That's called the GDP. It's basically how much we produce as a country and consumer habits make up 68% of the GDP.
So if consumer habits dropped down, that means us. Drops down. That means stock values dropped down and that's why people want to get into ponds. That's why the prices go up in the rates go lower.
Something to note is that a pandemic could shock the market even further and cause rates to tumble down even more. So we're right now at the point where, um, we're not classified as a pandemic, but there's the potential for that to happen. And the severity of what this virus is going to look like is going to change how rates move over this next year.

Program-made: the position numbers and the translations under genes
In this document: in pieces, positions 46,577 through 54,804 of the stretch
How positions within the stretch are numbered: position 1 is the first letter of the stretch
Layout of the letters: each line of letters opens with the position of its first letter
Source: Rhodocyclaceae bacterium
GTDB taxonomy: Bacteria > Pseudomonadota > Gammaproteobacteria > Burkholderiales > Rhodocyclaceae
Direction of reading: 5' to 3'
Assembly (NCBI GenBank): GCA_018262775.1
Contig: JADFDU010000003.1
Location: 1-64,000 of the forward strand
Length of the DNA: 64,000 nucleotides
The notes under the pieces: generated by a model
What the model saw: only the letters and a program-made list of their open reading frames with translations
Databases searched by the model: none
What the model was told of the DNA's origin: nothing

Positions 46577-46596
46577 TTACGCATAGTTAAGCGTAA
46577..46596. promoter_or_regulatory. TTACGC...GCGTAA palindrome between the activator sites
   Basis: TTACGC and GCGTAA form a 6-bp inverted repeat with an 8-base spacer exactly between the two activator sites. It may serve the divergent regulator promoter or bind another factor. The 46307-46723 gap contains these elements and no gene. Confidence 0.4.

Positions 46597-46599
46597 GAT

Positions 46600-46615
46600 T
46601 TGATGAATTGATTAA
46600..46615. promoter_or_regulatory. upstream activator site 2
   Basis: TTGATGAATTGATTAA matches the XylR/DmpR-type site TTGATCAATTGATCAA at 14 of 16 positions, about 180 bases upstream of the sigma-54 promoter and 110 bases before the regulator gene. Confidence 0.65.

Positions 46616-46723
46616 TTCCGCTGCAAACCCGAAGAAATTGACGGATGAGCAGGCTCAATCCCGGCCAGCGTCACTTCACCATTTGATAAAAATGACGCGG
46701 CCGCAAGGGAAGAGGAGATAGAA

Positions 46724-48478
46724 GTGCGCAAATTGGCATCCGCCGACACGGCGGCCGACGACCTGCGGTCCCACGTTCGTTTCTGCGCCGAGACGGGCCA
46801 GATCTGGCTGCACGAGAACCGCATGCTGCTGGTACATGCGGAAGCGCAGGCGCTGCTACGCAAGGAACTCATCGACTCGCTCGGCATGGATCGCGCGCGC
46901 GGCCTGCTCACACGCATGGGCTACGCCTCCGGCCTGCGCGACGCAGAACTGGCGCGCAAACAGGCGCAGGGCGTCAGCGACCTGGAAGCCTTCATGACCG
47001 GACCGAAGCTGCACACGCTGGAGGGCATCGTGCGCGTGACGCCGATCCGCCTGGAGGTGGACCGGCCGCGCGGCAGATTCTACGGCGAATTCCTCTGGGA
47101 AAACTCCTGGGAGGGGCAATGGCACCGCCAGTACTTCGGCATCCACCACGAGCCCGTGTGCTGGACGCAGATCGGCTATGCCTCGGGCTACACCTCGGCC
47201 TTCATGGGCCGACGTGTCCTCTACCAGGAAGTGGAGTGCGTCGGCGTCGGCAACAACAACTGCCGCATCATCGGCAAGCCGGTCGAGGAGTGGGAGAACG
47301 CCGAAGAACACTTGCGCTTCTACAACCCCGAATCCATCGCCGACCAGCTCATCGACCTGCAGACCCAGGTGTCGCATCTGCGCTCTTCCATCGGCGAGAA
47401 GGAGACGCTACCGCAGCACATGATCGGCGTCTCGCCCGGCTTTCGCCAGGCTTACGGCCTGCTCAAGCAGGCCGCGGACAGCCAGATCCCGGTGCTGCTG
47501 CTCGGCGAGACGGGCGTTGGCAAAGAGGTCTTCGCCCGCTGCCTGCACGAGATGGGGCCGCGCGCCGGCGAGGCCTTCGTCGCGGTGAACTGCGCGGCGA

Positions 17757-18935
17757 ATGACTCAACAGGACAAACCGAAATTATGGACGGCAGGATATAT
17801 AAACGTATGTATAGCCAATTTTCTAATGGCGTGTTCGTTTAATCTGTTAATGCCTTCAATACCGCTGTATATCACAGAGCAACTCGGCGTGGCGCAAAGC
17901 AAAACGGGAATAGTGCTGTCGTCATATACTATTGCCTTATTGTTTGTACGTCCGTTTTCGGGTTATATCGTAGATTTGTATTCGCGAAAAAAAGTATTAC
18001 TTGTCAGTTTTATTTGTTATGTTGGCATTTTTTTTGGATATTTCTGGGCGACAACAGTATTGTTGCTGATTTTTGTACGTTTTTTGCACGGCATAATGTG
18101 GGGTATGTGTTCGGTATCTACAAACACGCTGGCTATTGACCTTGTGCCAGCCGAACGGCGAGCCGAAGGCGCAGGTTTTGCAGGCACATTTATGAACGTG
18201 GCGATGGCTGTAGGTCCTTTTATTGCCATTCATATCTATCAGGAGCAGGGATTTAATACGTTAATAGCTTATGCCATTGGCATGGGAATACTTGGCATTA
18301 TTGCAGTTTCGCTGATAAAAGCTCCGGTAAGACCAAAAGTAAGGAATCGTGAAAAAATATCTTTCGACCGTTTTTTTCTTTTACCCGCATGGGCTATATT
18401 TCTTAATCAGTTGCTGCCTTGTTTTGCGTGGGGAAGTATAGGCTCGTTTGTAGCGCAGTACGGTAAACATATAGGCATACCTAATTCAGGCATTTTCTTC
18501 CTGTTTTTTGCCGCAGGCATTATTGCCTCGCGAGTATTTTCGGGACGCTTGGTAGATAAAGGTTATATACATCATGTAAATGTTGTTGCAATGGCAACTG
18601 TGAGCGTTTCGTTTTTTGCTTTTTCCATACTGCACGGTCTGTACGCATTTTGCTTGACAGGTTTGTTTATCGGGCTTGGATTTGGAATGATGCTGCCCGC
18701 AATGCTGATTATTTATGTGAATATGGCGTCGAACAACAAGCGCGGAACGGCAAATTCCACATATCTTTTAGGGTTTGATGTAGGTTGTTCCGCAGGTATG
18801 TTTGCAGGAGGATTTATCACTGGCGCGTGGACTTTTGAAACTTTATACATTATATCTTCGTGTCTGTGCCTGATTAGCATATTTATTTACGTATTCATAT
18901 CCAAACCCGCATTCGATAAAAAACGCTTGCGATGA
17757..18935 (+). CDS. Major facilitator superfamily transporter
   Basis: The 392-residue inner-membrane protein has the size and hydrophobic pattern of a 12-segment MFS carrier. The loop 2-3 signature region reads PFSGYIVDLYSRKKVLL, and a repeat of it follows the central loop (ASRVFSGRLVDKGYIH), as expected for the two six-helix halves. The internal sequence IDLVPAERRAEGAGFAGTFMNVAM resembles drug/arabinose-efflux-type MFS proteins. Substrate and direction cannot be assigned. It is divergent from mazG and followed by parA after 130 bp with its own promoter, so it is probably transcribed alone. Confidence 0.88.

So if we see a very severe reaction to this virus, then we're going to see rates drop down even further. If we see more of a mild to moderate reaction with it, then we're going to see rates continue to decline, but maybe not at the severity that they have over the past.
So ultimately, what should you do? Everybody's talking about what's going on with this virus. There's so much fear.
Ultimately here's what I think you should do. This should not change your plan at all. Home buying is so much greater than your interest rate. If it was all about the interest rate, then you're making a poor financial decision based off of just one number.
Home buying should be considering so many other factors going in and ultimately should be a larger decision about the wealth creation for you and your family. Is your financial situation set up to even purchase a home first, then you can start entering discussions about the rate.